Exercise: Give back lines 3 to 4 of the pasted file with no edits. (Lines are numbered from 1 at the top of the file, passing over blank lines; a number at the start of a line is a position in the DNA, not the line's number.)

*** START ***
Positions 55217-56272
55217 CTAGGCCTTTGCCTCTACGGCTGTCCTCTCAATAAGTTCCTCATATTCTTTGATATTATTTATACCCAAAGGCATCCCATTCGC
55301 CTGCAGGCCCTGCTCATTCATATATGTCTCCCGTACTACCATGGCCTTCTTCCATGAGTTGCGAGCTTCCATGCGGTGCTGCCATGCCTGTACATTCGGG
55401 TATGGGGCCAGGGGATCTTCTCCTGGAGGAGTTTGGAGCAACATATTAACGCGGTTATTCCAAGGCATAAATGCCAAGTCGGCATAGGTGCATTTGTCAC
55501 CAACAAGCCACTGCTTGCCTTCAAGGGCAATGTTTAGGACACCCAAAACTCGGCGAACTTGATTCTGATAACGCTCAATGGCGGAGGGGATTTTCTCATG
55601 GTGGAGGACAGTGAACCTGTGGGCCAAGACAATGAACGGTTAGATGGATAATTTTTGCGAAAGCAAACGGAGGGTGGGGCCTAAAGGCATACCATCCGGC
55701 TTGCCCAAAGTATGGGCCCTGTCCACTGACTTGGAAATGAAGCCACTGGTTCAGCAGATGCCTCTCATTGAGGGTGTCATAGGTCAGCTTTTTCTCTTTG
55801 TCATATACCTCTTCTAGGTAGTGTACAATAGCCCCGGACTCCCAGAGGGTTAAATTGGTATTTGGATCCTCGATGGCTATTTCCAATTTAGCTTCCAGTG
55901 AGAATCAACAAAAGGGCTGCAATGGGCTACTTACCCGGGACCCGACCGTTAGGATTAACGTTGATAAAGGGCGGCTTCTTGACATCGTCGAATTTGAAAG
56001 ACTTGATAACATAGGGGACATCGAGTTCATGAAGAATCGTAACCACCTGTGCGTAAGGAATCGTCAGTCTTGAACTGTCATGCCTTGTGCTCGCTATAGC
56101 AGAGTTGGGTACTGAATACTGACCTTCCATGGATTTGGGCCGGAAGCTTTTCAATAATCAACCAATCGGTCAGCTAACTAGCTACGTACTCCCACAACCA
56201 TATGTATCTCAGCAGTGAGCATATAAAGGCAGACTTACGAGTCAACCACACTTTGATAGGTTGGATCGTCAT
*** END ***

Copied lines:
55301 CTGCAGGCCCTGCTCATTCATATATGTCTCCCGTACTACCATGGCCTTCTTCCATGAGTTGCGAGCTTCCATGCGGTGCTGCCATGCCTGTACATTCGGG
55401 TATGGGGCCAGGGGATCTTCTCCTGGAGGAGTTTGGAGCAACATATTAACGCGGTTATTCCAAGGCATAAATGCCAAGTCGGCATAGGTGCATTTGTCAC